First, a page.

Another common factor was financial transparency — both from the publisher side and the library side. The publishers all suggested that being open with your costs and margins was necessary for getting buy-in from customers, and Courtney confirmed this as important for libraries to understand. I continue to struggle with why this is useful, but a recent conversation with a university librarian helped at least clarify some of the motivation for it.
There are different types of models being proposed for open access — models where the institution remains the customer purchasing a service (APCs, transformative agreements, and CAP/Flat Fee), and others where the university is asked to underwrite the publisher’s operation, as the service will be provided regardless of whether the library opts to pay (S2O, Open Library of Humanities, etc.) For the latter, there is a reasonable argument to be made that the “return” that the library receives on its investment is the knowledge that it is supporting an organization acting in a way that fits with the library’s philosophical and fiduciary goals. To ensure that the project being supported is, in fact, a good one, and not a boondoggle or blatantly inefficient, a look under the hood is justified.
This is not the case for the first type of business model where the library remains a customer. The return the institution receives for its money is the service being sold – authorship services for published papers. Here, the idea that pricing should be based on costs, rather than the value provided, is likely to create perverse incentives and distort the market. PLOS’ CAP model, for example, provides an accounting of the costs incurred by the journal and then tacks on a 10% profit margin. In this model, PLOS has no incentive to make their operations more efficient — if they can come up with new routes to reducing their costs, then their profits drop, and they end up with less money to put toward new developments and future activities.
If two publishers offer the same set of services but one runs their business poorly and overpays suppliers, under this “fixed profit percent” model, the poorly managed business will wind up with more profit than a business that has maximized efficiency and better managed its costs, even if the services supplied to the customer are equivalent. This approach rewards inefficiency — paying more for typesetting would result in higher profits — and creates no incentive to invest in more efficient technologies and processes. We want just the opposite, and a system that actively punishes well-run businesses does not bode well for the future.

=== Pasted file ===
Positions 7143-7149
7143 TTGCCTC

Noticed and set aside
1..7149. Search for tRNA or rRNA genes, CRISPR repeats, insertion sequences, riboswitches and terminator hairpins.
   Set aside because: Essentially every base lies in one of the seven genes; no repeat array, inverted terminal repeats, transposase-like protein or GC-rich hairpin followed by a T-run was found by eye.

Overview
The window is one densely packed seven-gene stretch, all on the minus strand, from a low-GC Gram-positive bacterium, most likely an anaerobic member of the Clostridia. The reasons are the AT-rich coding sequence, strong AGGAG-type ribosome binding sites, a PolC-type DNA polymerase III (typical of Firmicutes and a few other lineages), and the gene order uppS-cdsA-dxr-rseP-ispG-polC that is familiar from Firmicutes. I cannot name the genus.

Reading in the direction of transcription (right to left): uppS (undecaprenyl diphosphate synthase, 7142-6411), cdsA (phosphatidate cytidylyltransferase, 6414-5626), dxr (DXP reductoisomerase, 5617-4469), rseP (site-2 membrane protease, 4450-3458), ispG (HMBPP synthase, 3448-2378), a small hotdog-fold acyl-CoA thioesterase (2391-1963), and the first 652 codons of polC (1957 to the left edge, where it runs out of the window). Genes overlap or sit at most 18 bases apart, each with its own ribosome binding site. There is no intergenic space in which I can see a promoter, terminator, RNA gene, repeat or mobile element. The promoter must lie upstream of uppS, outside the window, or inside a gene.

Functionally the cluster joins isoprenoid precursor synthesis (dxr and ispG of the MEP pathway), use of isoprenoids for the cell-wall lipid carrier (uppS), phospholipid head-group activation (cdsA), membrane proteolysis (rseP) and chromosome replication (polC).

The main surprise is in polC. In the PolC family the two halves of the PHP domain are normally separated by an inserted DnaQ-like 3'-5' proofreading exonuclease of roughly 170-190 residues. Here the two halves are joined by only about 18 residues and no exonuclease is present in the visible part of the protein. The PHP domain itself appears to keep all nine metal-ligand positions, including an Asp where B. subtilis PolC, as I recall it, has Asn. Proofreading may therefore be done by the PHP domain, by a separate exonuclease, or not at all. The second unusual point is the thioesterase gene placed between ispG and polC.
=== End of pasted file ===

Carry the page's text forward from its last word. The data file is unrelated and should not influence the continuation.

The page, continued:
The notion of “cost transparency” may be a reaction to the high profits of some commercial publishers (many of which are publicly traded companies and hence have a high degree of transparency already). But the perception of value with regard to publishing (and most other products and services) has little to do with the cost of providing those products and services. Universities and libraries don’t demand to see the full financial details of their other suppliers and don’t need to know the profit margins made by plumbers when they have a clogged drain nor the costs incurred by furniture manufacturers when they purchase a chair. When a researcher uses their grant money to buy a microscope, I know of no funder that requires the manufacturer to send along a list of the cost of each component in the microscope and the amount paid for the labor necessary to assemble it. Why are publishing services so different? It’s not clear why such data is required, nor does there seem to be a clear vision for how it is to be interpreted.
Beyond the question of principle, there seems little practical value in cost transparency, given that there are no standards for such financial reporting, something that remains a gaping hole in the Coalition S financial transparency requirements. Financial reports are complex, and every publisher I’ve encountered has a different approach to putting them together. Each organization has its own philosophy, for example, toward allocation of overheads. Beyond that, different organizations have more or less centralized functions: marketing, technology, finance, project management, and so on (and hence the financials at a journal level are highly subjective as costs can be booked in many different places). I know many presses where journals cross-subsidize other journals – many a successful hybrid journal is propping up OA journals that lose money. Any resulting “cost transparency” reports are essentially meaningless for either comparing costs between publishers or truly understanding the financials of any given publisher. Untangling this accounting would require wholesale recasting of financials. The way to resolve this would be to develop financial reporting standards, so each organization is required to report on the same things in the same manner, but it is likely that this would prove difficult, if not impossible, and also run into potential competition law problems.
Financial reporting aside, moving beyond the APC is essential to the long-term viability of open access, and there remains much experimentation to be done. Working together effectively as a community can accelerate the progress likely to come from such work, and more thought needs to continue to be put into choosing the efforts that really matter.